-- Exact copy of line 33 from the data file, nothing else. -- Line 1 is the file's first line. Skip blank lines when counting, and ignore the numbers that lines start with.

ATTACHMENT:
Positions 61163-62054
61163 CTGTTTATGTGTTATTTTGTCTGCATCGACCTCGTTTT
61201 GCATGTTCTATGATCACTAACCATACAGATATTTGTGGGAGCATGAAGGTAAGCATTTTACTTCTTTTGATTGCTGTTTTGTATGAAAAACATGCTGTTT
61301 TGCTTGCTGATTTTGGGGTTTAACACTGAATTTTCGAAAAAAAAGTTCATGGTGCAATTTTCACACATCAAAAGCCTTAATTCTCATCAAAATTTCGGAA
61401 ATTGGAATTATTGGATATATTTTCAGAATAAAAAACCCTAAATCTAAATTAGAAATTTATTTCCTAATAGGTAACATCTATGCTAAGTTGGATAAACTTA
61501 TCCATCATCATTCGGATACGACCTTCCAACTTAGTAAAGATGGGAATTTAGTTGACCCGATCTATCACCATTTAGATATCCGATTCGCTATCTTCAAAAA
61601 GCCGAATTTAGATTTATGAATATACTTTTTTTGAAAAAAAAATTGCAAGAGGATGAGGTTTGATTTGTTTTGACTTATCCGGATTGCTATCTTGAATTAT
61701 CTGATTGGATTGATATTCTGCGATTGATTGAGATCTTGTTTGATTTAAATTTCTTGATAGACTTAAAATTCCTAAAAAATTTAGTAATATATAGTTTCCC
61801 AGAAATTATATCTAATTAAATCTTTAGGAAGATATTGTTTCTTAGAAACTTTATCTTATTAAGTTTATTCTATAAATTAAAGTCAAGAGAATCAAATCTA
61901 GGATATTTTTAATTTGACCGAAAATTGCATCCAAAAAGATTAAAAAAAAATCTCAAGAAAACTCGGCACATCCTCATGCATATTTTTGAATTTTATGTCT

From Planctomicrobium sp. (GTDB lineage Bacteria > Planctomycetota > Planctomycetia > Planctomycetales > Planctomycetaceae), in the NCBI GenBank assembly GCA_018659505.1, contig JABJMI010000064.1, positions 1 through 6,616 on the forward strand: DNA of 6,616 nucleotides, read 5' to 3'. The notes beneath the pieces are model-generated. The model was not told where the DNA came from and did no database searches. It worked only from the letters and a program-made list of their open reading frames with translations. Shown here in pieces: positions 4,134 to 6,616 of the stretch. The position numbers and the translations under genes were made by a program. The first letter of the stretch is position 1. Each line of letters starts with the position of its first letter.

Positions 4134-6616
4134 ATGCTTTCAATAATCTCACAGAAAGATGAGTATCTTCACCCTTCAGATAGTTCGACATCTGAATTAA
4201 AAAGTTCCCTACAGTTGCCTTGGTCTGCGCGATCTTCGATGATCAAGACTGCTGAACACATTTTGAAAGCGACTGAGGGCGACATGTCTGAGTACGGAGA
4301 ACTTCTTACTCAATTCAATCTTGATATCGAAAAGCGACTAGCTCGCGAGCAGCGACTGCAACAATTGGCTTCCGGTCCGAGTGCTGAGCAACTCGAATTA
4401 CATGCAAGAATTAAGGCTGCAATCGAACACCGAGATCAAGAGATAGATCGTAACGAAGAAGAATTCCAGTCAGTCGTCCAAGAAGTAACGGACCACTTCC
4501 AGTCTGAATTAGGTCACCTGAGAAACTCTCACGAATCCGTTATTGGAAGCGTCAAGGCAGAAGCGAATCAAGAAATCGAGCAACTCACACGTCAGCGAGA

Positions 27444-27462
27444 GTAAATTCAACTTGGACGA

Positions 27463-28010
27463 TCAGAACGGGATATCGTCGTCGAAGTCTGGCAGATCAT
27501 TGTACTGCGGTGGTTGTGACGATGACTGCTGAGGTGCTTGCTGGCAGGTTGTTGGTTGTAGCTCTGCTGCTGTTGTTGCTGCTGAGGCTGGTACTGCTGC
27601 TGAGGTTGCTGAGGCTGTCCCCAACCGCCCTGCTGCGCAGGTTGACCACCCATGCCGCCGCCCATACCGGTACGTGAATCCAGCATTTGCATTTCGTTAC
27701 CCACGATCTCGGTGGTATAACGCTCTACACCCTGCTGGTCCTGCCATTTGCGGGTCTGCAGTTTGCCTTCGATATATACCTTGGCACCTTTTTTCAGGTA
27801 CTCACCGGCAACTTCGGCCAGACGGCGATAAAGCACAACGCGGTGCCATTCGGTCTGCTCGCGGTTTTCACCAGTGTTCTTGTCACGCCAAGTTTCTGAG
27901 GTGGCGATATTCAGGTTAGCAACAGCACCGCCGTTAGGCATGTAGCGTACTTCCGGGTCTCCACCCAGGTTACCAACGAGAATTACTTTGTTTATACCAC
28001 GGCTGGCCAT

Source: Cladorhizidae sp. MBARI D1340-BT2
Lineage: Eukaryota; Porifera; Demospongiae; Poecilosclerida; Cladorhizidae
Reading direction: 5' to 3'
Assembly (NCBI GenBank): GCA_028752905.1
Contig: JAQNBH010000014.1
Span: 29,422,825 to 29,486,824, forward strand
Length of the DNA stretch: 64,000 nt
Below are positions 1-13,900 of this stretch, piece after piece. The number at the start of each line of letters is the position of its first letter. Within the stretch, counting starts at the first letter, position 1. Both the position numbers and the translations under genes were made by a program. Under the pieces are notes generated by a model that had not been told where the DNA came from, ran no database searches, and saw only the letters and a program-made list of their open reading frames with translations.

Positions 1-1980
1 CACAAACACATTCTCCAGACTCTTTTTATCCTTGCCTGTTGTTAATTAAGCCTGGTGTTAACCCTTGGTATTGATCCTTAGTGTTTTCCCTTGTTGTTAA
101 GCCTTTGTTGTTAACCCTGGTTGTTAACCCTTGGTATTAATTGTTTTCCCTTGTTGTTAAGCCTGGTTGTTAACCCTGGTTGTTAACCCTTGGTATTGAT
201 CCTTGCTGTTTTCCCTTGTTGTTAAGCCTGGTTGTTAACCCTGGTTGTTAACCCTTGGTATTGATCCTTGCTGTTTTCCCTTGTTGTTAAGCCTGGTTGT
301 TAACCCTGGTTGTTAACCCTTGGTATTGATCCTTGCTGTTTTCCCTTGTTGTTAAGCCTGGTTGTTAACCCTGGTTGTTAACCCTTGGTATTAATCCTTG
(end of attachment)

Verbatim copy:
Span: 29,422,825 to 29,486,824, forward strand